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Published May 23, 2011, 10:30 PM

Local Educators Have Suggestions for 'No Child' Fix

Teacher: we're measuring people to death
Lawmakers are having trouble agreeing on how to fix No Child Left Behind. They say they might not make the summer deadline. If they ask for the opinions of educators in the Crookston Public School district, they'd get a few suggestions.

Local educators have their own ideas of how a revamped No Child Left Behind Act should be structured. President Obama has set an August deadline for changes.

Lawmakers are having trouble agreeing on how to fix No Child Left Behind. They say they might not make the summer deadline. If they ask for the opinions of educators in the Crookston Public School district, they'd get a few suggestions.

Teaching and farming aren't the same job, but at least one principle applies to both.

"If I'm raising cattle and I want my cattle to gain weight, I don't get there by weighing them more often," Crookston teacher David Davidson said.

Davidson says, obviously, you feed the cattle more. And when it comes to teaching, students don't learn more by taking more tests.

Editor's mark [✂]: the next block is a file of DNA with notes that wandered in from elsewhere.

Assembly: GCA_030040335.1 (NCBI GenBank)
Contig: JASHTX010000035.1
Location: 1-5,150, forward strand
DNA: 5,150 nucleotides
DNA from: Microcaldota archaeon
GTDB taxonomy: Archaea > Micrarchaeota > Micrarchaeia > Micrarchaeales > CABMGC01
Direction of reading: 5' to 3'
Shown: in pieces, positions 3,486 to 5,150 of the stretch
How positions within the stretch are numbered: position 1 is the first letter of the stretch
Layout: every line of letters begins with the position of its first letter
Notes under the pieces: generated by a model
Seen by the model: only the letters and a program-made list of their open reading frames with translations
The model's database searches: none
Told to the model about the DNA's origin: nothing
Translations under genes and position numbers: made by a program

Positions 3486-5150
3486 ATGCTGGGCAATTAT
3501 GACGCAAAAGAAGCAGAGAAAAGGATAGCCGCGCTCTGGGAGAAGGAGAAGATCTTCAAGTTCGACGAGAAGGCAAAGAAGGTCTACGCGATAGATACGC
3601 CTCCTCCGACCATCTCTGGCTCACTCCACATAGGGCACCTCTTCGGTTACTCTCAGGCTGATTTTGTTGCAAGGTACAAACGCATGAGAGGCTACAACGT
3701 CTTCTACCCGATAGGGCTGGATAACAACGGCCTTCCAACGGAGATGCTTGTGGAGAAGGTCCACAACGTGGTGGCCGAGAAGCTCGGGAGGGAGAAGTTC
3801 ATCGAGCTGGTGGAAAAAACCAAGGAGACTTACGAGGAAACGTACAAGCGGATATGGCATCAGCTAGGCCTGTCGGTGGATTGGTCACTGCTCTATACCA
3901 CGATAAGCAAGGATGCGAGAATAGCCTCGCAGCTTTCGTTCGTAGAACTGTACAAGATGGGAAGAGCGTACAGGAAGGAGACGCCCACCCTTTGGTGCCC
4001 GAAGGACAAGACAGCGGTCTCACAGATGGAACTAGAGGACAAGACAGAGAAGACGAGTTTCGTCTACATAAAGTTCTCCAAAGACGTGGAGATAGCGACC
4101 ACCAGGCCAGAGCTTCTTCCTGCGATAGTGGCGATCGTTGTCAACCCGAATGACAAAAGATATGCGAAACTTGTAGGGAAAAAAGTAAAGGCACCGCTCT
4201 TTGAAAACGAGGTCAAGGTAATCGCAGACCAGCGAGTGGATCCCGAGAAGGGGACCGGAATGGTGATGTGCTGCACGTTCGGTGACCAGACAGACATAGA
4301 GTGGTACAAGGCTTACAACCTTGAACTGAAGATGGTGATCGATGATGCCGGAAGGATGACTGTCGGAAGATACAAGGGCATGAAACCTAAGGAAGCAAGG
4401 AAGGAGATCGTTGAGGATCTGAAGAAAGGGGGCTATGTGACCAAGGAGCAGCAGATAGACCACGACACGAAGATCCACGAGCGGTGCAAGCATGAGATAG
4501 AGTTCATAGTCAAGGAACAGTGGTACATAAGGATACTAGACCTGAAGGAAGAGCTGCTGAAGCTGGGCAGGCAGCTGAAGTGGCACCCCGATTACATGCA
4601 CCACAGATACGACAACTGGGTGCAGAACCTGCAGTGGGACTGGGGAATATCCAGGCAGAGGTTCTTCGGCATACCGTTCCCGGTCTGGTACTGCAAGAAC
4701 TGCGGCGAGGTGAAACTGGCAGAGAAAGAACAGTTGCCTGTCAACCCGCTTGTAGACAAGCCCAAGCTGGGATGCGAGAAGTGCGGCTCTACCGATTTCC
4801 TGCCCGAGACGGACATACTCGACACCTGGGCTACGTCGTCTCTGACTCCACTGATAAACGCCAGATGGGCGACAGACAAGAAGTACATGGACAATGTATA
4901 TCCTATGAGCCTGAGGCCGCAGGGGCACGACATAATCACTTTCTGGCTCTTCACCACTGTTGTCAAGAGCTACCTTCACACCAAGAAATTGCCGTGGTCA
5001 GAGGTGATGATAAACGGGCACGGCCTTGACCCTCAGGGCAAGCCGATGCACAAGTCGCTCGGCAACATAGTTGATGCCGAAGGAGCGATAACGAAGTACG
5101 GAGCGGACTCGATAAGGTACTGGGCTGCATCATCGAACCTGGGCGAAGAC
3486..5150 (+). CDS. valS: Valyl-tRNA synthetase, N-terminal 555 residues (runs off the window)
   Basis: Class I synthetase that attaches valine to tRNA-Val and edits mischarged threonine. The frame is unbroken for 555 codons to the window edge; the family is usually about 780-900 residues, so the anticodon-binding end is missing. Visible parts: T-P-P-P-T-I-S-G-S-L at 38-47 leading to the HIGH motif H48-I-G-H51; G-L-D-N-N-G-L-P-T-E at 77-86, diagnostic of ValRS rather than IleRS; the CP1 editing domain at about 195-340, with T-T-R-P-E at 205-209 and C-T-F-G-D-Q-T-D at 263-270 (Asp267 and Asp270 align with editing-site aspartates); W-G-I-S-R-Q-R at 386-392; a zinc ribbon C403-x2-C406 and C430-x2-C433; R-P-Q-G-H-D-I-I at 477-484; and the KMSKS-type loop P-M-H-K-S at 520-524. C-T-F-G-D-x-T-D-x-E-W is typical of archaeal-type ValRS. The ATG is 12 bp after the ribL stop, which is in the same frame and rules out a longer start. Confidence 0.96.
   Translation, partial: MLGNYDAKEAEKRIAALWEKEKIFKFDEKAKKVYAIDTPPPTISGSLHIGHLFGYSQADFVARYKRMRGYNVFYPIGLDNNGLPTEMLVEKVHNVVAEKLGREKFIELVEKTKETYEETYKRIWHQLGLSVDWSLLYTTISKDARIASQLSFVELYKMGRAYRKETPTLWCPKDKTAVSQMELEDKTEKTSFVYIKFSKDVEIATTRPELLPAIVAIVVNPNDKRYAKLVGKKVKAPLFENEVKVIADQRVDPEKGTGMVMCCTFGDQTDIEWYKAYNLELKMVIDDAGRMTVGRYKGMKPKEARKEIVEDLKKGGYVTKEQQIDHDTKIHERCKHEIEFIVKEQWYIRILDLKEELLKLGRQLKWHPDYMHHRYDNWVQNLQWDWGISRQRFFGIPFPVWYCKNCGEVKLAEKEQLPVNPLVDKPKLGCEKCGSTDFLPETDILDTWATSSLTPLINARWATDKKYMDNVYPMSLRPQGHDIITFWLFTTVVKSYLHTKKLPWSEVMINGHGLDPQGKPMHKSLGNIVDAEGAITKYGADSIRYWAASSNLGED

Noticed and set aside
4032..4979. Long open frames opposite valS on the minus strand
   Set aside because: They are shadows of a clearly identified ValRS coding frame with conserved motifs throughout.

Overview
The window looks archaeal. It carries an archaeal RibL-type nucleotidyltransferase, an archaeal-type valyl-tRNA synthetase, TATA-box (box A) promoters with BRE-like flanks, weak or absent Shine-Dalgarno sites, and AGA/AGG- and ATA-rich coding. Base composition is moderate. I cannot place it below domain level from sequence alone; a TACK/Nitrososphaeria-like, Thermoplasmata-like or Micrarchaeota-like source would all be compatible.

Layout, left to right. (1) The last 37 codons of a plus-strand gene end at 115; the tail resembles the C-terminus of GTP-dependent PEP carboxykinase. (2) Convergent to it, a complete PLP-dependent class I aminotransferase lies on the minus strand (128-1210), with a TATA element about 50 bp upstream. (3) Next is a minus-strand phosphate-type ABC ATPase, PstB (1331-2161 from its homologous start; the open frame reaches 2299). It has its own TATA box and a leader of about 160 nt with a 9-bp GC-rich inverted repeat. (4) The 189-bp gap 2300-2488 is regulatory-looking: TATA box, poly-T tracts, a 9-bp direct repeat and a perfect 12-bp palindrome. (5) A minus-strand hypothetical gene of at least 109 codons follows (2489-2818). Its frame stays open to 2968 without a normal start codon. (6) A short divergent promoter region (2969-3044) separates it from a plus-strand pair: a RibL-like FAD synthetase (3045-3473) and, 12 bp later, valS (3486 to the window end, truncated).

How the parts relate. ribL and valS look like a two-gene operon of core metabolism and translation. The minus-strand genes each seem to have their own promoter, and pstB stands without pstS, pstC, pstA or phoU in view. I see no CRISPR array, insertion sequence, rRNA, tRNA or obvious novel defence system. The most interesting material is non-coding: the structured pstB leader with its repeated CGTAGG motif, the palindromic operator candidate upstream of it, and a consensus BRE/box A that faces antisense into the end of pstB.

"We're measuring people to death. Instead, free up our computers from test-taking and let's do some teaching with them," Davidson said.

His words of advice for legislators who are trying to overhaul the decade-old No Child Left Behind Law. Introduced during the Bush administration, the goal was to make kids proficient in reading and math, putting pressure on schools to make AYP, or adequate yearly progress, or lose funding.

Three years from that goal, teachers say it has just turned students into test-takers.

"They're not going to advance to the same level," Davidson said.

"It's not helping me learn. I forget it all. It's just memorizing a lot of stuff," Crookston High School freshman Nate Erickson said.

President Obama has called for changes. While the law is being looked at in Congress, Republicans and Democrats can't agree on whether a federal law or state discretion is best when it comes to our children's educations.

One superintendent knows what he would like to fix.

"We need to have local control and use multiple measures," Crookston superintendent Wayne Gilman said.

Gilman says he'd like to see less testing, leaving it up to the school district to evaluate student performance, because he says teachers know their students better than a bubble sheet does.

"We can keep track of them pre-K through 12th and identify their growth at each grade level and all the way through. When it's only one measure, it doesn't give a true picture of how the child is doing," Gilman said.

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